How to convert a PCL (Portable) project to NetStandard

I have been upgrading a few projects from their original PCL profiles (now deemed obsolete) to the Net Standard platform specification. It turned out to be a relatively straightforward process, but it does have its small hurdles, especially so if in the meantime you also want to transition to the new, streamlined, .csproj format as the migration will leave you with a now obsolete project.json project. In this article, I will cover upgrading a project from Portable Class Library to NetStandard. In a follow-up post, I plan to write about the switch from project.json to the new .csproj format.

So let us take the Eve.NET project as an example. It makes a good candidate because it is an open source project, so you can go and have a look at the source code before and after the switch from PCL to NetStandard.

The first step was, of course, opening the project in Visual Studio 2017. If you are on an older VS version, you should upgrade. For many valid reasons indeed, among them the fact that Visual Studio 2017 comes with a built-in option to switch a project to NetStandard.

As you can see, before the upgrade Eve.NET was a Profile259 PCL project. As metioned, Visual Studio offers the option to switch to the .NET Platform Standard. By clicking the link, you get a fair warning that you might not be able to use the same APIs when targeting NetStandard. That makes sense because, as you probably know already, NetStandard is an API specification while a PCL essentially is the intersection (or lowest common denominator) of the APIs available on target platforms. PCL compatibility has never been the design goal of NetStandard.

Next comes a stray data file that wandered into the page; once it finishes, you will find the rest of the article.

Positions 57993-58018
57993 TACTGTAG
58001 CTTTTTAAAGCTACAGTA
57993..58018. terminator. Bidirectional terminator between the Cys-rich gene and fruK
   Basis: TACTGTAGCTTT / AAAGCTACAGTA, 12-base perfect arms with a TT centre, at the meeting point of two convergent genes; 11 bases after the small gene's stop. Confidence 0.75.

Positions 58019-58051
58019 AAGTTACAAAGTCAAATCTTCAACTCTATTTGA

Generally speaking, NetStandard offers a wider range of APIs compared to most PCL profiles and, most importantly, is planned to go through a cycle of incremental upgrades of the API specification, each one denoted by a version number. We already went from 1.0 to 1.6, with 2.0 currently being developed. NetStandard 2 will be a significant milestone, just give a look at the impressive diff between 1.6 and 2.0. A lot of open source projects are eagerly waiting on NetStandard 2 release (Q3 2017).

Upon confirming the switch, you might get the following show-stopper (I did):

This dialog will pop up if your project never has opted-in for NuGet 3.0. If this is the case, you have to go back, uninstall all NuGet packages, then attempt the switch again. When the migration is complete, you will have to re-install the packages, provided that they are compatible with NetStandard. In Eve.NET case the only dependency is Json.NET, which supports NetStandard 1.3, which also means that Eve cannot support previous NetStandard versions.

Now, if you give a look at the installed packages, you will find that you have a couple of new entries: NETStandard.Library, which is pretty self-explanatory, and Microsoft.NETCore.Portable.Compatibility. This one will only appear when you convert from a PCL: a brand new NetStandard project will not take a dependency on it. If you are not using any legacy code, like NET 4.0-only, or Silverlight, you should be able to drop this dependency safely (I did with no consequences).

The project is now NetStandard and ready to be used on all the platforms supporting your chosen version: NETCore, Windows, Xamarin, UWP, you name it.

However, you will soon notice that the project has gained a project.json file. It is ok, it works just fine, but it is obsolete: with Visual Studio 2017 project.json was abandoned for a new, streamlined and pretty darn powerful, .csproj project file. In the next article, I will show you how to move your project forward by dropping project.json and embracing the new project type (and other niceties, like dropping the .nuspec file in the process).

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